• March 1, 2011
  • 09:08 AM

The Mystery of "Whoonga"

by Neuroskeptic in Neuroskeptic

According to a disturbing BBC news story, South African drug addicts are stealing medication from HIV+ people and using it to get high:'Whoonga' threat to South African HIV patients"Whoonga" is the street name for efavirenz (aka Stocrin), one of the most popular antiretroviral drugs. The pills are apparantly crushed, mixed with marijuana, and smoked for its hallucinogenic effects.This is not, in fact, a new story; Scientific American covered it 18 months ago and the BBC themselves did in 2008 (a........ Read more »

Cavalcante GI, Capistrano VL, Cavalcante FS, Vasconcelos SM, Macêdo DS, Sousa FC, Woods DJ, & Fonteles MM. (2010) Implications of efavirenz for neuropsychiatry: a review. The International journal of neuroscience, 120(12), 739-45. PMID: 20964556  

  • March 1, 2011
  • 09:05 AM

Pollinating birds leave plants in the lurch

by Jeremy Yoder in Denim and Tweed

Plants' ancient relationship with animal pollinators is pretty crazy, when you think about it. On the one hand, it gives plants access to mates they can't go find on their own, and it's more efficient than making scads of pollen and hoping the wind blows some onto another member of your species. On the other hand, it can leave a plant totally dependent upon another species for its reproduction.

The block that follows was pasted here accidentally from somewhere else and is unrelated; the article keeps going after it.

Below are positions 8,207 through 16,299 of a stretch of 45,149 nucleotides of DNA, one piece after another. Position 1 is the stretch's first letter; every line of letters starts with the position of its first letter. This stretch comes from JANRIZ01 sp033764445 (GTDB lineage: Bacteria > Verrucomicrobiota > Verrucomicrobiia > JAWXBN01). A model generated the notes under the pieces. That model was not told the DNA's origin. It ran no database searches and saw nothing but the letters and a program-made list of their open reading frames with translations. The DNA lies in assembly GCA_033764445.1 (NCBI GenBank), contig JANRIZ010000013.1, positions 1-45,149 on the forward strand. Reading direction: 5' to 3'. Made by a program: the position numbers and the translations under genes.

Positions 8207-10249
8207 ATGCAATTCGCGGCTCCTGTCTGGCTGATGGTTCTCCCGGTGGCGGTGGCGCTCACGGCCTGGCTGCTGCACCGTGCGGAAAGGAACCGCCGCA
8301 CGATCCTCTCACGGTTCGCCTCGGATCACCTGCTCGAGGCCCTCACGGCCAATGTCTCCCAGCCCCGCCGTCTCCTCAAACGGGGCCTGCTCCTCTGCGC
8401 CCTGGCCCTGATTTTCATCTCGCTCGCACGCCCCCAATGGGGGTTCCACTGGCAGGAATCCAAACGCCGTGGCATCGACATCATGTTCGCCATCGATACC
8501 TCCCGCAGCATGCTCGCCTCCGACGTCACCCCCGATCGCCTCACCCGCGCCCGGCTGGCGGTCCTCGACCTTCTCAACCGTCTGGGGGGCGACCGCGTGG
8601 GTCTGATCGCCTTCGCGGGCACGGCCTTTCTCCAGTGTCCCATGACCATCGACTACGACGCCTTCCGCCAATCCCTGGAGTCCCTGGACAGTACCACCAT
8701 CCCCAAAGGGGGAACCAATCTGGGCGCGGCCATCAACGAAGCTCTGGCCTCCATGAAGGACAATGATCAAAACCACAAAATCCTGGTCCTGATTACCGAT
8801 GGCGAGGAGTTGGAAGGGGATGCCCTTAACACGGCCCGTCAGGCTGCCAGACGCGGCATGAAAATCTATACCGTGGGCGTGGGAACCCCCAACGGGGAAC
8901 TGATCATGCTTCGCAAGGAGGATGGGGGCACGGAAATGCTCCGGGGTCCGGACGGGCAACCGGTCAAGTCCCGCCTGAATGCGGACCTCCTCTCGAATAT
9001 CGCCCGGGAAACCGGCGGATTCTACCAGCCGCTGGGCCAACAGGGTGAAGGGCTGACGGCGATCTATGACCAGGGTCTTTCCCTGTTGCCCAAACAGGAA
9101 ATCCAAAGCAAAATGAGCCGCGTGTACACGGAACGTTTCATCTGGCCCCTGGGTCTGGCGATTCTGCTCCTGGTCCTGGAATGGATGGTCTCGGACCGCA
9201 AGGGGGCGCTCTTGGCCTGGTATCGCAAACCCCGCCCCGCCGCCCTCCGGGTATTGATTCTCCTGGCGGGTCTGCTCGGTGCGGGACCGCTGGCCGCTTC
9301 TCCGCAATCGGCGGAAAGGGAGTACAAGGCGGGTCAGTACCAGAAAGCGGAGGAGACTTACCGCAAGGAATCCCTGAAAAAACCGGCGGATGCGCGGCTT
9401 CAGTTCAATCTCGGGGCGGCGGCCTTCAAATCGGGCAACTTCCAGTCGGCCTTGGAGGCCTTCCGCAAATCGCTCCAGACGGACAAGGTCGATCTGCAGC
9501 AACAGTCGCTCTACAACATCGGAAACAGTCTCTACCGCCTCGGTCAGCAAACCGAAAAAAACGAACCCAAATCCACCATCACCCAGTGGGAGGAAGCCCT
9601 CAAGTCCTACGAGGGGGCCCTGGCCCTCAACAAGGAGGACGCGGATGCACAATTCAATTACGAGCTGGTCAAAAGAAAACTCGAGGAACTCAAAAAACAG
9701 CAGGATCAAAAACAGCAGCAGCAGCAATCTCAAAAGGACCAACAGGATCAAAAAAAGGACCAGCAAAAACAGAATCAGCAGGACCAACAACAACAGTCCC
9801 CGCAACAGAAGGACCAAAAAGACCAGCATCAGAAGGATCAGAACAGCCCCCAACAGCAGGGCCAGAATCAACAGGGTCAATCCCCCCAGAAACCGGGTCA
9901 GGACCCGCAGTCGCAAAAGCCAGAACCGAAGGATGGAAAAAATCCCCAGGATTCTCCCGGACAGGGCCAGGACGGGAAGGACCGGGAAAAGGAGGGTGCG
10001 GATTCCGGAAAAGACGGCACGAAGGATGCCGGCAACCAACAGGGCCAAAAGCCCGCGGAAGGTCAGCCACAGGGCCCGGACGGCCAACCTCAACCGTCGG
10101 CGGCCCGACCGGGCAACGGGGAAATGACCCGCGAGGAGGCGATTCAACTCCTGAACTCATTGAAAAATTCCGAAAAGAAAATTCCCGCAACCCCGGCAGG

This catch is probably why lots of plants still use wind pollination strategies, or reserve the opti........ Read more »

  • March 1, 2011
  • 08:44 AM

Can Genetic Engineering Lead to Energy Independence?

by aviwener in Canadian Biotechnologist 2.0

I am a molecular biologist. I love genetic engineering. Cloning, PCR, bacterial expression systems…I love them all. Today I saw a story from the Associated Press that validates my love for genetic engineering even more. Joule Unlimited, Inc., a biotechnology company from Cambridge, Massachusetts, recently published an article demonstrating an ability of genetically engineered cyanobacteria [...]... Read more »

Robertson DE, Jacobson SA, Morgan F, Berry D, Church GM, & Afeyan NB. (2011) A new dawn for industrial photosynthesis. Photosynthesis research. PMID: 21318462  

  • March 1, 2011
  • 07:39 AM

Cholera’s Chain of Infection

by Michelle Ziegler in Contagions

Cholera is the pandemic that just won’t go away. Worse yet, it preys on us when we are at our most vulnerable, after a natural or man-made disaster. We know how to prevent it but in times of natural disaster or in areas where infrastructure is inadequate, those conditions can be hard to maintain. A [...]... Read more »

Faruque SM, Albert MJ, & Mekalanos JJ. (1998) Epidemiology, genetics, and ecology of toxigenic Vibrio cholerae. Microbiology and molecular biology reviews : MMBR, 62(4), 1301-14. PMID: 9841673  

Faruque SM, Biswas K, Udden SM, Ahmad QS, Sack DA, Nair GB, & Mekalanos JJ. (2006) Transmissibility of cholera: in vivo-formed biofilms and their relationship to infectivity and persistence in the environment. Proceedings of the National Academy of Sciences of the United States of America, 103(16), 6350-5. PMID: 16601099  

Koelle, K., Pascual, M., & Yunus, M. (2005) Pathogen adaptation to seasonal forcing and climate change. Proceedings of the Royal Society B: Biological Sciences, 272(1566), 971-977. DOI: 10.1098/rspb.2004.3043  

Nelson EJ, Harris JB, Morris JG Jr, Calderwood SB, & Camilli A. (2009) Cholera transmission: the host, pathogen and bacteriophage dynamic. Nature reviews. Microbiology, 7(10), 693-702. PMID: 19756008  

  • March 1, 2011
  • 06:04 AM

Signals for Infection